Genetic Gains in Wheat Breeding and Its Role in Feeding the World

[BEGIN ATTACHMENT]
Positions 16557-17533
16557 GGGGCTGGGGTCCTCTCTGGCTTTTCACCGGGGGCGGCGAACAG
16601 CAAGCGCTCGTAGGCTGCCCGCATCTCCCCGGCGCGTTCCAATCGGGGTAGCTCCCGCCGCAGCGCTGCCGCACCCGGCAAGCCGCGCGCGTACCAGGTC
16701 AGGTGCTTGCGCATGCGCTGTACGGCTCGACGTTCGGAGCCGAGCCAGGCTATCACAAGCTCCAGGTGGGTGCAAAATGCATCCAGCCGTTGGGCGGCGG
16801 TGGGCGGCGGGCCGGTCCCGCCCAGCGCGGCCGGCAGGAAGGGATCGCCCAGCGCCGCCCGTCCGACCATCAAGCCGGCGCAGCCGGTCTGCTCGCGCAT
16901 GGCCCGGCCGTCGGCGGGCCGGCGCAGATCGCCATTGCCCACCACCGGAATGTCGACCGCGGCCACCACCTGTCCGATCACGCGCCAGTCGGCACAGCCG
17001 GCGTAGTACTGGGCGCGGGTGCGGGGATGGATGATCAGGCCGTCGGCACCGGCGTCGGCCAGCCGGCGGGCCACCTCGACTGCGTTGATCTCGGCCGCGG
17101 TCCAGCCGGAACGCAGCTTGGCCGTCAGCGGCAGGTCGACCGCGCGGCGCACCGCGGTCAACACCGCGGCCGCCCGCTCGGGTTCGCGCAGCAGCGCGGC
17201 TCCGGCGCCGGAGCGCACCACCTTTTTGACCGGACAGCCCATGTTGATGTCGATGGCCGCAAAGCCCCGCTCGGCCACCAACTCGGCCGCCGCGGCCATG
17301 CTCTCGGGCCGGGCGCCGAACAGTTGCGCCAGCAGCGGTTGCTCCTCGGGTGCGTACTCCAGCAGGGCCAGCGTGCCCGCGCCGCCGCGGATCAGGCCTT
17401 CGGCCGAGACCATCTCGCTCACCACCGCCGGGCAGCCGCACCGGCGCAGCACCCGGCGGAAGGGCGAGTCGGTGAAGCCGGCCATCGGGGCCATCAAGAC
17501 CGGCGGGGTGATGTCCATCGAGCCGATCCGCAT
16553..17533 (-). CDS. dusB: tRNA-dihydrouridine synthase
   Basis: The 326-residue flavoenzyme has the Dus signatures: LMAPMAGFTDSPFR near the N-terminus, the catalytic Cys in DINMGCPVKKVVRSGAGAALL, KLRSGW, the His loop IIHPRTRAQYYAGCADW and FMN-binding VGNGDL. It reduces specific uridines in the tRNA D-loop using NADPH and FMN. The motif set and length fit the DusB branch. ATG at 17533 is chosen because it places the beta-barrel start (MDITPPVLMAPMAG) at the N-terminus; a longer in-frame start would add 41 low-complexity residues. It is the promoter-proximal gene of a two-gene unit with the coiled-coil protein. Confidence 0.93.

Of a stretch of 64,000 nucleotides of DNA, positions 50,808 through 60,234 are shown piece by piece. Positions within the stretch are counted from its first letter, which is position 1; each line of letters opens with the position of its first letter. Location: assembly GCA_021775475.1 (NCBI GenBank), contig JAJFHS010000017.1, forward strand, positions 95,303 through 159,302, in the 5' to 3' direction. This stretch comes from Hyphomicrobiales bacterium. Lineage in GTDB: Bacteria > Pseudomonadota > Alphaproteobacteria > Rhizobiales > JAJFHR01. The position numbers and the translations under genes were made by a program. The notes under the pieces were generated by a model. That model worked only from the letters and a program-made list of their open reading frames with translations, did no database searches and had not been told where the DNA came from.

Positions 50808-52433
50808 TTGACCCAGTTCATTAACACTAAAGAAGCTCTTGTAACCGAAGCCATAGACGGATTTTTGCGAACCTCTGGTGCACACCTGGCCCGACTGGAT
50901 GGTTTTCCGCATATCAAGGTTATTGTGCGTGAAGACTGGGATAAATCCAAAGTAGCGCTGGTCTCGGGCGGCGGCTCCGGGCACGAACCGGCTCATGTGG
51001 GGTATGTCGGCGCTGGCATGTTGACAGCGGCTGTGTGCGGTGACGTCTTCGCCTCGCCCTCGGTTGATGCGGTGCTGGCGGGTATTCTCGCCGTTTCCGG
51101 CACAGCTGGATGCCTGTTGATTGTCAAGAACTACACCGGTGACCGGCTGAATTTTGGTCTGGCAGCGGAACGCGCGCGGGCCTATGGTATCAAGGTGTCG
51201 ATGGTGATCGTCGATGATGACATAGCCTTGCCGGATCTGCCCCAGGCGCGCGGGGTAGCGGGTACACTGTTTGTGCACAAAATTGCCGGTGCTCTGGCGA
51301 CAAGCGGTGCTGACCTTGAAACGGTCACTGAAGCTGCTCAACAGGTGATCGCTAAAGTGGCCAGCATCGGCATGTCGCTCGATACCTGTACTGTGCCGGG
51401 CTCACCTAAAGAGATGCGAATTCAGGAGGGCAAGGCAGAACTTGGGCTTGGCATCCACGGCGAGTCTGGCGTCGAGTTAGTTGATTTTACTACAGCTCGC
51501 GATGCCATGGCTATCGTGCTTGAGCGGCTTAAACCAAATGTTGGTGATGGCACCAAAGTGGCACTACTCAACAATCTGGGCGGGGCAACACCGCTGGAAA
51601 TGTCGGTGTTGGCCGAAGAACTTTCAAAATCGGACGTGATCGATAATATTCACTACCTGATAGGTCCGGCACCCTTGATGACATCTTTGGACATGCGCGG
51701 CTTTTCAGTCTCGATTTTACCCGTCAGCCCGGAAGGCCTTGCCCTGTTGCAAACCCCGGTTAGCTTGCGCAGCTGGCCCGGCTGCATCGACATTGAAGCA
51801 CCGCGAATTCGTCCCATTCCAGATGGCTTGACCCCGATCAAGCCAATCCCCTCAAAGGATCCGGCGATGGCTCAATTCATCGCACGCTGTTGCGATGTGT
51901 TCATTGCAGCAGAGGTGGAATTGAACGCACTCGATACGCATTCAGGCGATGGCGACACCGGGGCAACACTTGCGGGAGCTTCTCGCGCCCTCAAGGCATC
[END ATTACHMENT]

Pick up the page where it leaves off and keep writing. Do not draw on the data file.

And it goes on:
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Wheat is the leading global food crop providing 19% of the daily calories and 21% of protein requirements for humans. The wheat production has increased from 220 million tons in 1961 to 750 million tons in 2018 with total production area of 220 million hectares which showed insignificant changes across years. The development of high yielding and widely adapted semi-dwarf input responsive wheat varieties, application of fertilizer, pesticides, irrigation, mechanization and implementation of favorable policies have contributed to such significant jump in wheat production at global level. The average annual genetic gain of wheat has been reported to be 1% while the demand for wheat increases by 1.7% annually reaching a total of 1 billion tons in 2050. To this end, conventional and molecular breeding strategies and approaches such as inter-country shuttle breeding, doubled haploid breeding, speed breeding, marker assisted selection, genomic selection, key location phenotyping and hybrid wheat breeding should be utilized intensively. The international wheat breeding programs at CIMMYT and ICARDA have developed and distributed germplasm to the world in the past 4 or more decades during which hundreds of high yielding and widely adapted wheat varieties with resistance tolerance to the major prevailing abiotic and biotic stresses have been released and adopted. Breeding progress or genetic gains in wheat has been determined by different authors with average relative gains reaching up to 2.5% per year. This paper reviews the global challenges facing demand and supply of wheat, the strategies to increase breeding efficiency and genetic gains, the impacts of the international wheat breeding and its progress, and future strategies to increase wheat production while conserving the natural resource base.